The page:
The latest round of cross-strait talks is to be held on May 23 in Kinmen, with the issue of Taiwan’s intention to join the Chinese-led Asian Infrastructure Investment Bank (AIIB) to be discussed, Mainland Affairs Council (MAC) spokesperson Wu Mei-hung (吳美紅) said yesterday.
Wu said that both sides have agreed to add the issue of Taiwan’s participation in the nascent multilateral lender to the agenda of the meeting, which was originally scheduled for early February, between council Minister Andrew Hsia (夏立言) and Chinese Taiwan Affairs Office Minister Zhang Zhijun (張志軍).
It is set to be Hsia’s first meeting with Zhang, and the third set of high-level cross-strait talks since the first official contact between the governments on either side of the Taiwan Strait took place in Beijing in February last year.
The Hsia-Zhang meeting scheduled in February was canceled amid the dispute over China’s unilateral decision to open the M503 flight route and three feeder routes over the Taiwan Strait, which was implemented on March 29 after revisions that saw the M503 path moved westward and the feeder routes temporarily suspended.
Other issues for the upcoming meeting remained the same as those scheduled for February’s meeting, including the ongoing project for Kinmen to tap drinking water from China, seaborne garbage originating from China, sea sand quarrying and illegal fishing by Chinese, promotion of tourism to China in Kinmen, and freight facilitation measures for cargo ships through the so-called “small three links,” — between Taiwan’s islands of Kinmen, Matsu, and Penghu and China, Wu said.
Meanwhile, Wu said Hsia would lodge a protest with Zhang over the new version of China’s national security act that obliges, Taiwanese to safeguard China’s sovereignty and territorial integrity, calling it a common obligation of all Chinese, including Taiwanese, Hong Kongers and Macanese.
On May 24, Zhang is set to meet with Kinmen County Commissioner Chen Fu-hai (陳福海) and representatives of local businesses.
He is also scheduled to visit some manufacturers of local products, such as Kaoliang liquor, peanut candy and steel knives before he returns to China later that day, Wu said.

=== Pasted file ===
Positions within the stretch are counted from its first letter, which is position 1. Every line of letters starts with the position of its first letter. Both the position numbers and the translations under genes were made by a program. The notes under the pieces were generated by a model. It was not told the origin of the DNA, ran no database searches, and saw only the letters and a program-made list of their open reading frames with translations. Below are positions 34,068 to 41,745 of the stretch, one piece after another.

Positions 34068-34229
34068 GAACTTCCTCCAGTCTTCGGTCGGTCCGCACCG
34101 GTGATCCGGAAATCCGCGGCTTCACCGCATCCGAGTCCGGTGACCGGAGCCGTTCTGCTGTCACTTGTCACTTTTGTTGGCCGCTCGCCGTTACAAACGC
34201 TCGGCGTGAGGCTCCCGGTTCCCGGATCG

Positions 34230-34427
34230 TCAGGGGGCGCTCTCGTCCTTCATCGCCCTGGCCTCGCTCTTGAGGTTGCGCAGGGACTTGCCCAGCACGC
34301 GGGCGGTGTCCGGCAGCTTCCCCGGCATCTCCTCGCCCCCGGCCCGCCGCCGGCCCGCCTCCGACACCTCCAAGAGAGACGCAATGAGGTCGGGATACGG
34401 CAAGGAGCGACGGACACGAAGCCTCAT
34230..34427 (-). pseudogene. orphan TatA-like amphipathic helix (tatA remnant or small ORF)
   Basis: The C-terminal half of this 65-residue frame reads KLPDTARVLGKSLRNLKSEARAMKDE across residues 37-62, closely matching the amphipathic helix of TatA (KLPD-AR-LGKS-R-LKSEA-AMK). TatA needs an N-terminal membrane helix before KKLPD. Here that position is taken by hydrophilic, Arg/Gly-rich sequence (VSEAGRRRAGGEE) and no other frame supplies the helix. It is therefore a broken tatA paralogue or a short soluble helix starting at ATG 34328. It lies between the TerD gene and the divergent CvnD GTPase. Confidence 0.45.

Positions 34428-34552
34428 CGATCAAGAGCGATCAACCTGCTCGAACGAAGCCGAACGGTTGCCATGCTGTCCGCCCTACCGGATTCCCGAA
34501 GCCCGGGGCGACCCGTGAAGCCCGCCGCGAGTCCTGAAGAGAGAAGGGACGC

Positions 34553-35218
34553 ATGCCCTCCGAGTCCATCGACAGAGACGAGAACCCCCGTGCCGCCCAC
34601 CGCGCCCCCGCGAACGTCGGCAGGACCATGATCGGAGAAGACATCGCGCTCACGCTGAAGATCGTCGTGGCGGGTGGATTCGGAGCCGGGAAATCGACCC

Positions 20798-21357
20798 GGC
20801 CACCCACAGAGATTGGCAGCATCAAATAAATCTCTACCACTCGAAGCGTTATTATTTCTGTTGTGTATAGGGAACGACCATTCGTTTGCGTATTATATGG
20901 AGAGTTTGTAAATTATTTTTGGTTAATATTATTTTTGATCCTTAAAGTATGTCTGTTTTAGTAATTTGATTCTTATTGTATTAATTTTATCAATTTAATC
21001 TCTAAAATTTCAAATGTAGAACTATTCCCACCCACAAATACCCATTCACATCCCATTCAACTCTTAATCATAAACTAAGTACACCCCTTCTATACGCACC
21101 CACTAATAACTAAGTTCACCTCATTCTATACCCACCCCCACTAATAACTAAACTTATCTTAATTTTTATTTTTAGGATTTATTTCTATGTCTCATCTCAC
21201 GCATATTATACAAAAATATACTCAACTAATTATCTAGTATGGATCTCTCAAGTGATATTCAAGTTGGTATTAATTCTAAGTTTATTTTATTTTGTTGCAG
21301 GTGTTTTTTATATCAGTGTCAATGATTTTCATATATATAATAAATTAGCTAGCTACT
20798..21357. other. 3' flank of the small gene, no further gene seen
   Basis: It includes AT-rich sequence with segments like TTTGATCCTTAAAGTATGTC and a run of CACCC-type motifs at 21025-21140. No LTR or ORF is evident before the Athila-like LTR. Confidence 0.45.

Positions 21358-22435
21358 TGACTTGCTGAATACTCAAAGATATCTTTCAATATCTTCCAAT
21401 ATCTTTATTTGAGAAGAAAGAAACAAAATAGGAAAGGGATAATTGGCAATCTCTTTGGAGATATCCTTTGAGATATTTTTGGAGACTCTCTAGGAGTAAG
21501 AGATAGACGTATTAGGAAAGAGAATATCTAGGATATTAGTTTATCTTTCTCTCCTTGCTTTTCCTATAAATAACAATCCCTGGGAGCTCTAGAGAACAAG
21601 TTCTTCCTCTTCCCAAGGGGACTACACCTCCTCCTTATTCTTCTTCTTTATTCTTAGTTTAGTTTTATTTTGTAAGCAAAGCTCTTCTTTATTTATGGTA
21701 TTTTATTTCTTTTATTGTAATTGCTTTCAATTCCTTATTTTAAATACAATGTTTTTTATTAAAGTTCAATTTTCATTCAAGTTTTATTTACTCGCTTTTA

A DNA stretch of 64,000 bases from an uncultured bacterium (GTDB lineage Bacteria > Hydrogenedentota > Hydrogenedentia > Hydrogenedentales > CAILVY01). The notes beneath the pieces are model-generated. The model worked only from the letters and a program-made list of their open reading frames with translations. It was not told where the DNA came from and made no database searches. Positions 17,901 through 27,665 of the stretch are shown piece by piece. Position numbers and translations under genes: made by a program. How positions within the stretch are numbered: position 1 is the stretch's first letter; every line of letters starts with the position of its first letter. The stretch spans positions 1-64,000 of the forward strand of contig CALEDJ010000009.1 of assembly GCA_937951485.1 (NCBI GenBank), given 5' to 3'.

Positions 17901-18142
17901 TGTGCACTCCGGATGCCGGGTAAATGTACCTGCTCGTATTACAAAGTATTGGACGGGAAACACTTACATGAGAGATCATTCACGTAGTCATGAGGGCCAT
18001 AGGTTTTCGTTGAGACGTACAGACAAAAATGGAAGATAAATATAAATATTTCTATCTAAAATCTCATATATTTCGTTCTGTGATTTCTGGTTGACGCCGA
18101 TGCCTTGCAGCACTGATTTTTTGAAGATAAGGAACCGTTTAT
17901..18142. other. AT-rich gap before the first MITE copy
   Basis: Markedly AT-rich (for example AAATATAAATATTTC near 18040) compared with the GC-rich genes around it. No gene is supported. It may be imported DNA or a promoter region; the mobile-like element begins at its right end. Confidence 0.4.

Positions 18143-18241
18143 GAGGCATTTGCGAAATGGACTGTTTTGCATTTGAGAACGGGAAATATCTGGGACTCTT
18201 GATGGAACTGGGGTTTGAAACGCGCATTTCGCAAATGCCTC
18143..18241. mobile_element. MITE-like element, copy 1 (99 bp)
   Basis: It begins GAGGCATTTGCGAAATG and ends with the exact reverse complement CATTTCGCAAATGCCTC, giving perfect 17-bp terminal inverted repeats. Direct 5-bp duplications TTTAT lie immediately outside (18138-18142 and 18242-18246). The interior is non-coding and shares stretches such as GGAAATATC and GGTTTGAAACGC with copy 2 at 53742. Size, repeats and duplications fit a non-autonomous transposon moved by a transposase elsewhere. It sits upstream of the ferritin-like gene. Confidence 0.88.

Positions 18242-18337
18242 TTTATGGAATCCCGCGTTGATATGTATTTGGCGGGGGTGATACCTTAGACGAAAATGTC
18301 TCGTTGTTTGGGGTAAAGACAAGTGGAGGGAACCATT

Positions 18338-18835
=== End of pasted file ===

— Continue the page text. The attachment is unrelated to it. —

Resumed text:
The Democratic Progressive Party issued a statement late on Thursday in response to the planned meeting saying that while the party views cross-strait exchanges in a positive light, they should be conducted in accordance with principles of “sovereignty, equality, and democracy.”
Cross-strait talks cannot be held in a way that would harm the interests of Taiwan, evade legislative supervision, or involve issues of a political nature, DPP spokesperson Wang Ming-sheng (王閔生) said.
The issue of whether Taiwan should be part of the AIIB is a matter of significance, high political sensitivity and complexity that deserves thorough assessment and discussions in the legislature before a decision is made, Wang said.
“It is not a decision that the government can make in a rash and unilateral way. It should never be treated as a black-box issue,” he said.
The DPP demanded that Hsia explain to the public whether the council has the mandate from the Executive Yuan to negotiate the AIIB issue with China as required by the Act Governing Relations Between the People of the Taiwan Area and the Mainland Area (台灣地區與大陸地區人民關係條例), Wang said.
Hsia should also take the opportunity to clarify to China that Taiwan does not accept the “one China” framework imposed by China or the way Chinese Nationalist Party (KMT) Chairman Eric Chu (朱立倫) characterized cross-strait relations as “both sides belonging to ‘one China’” in statements to lawmakers, Wang said.
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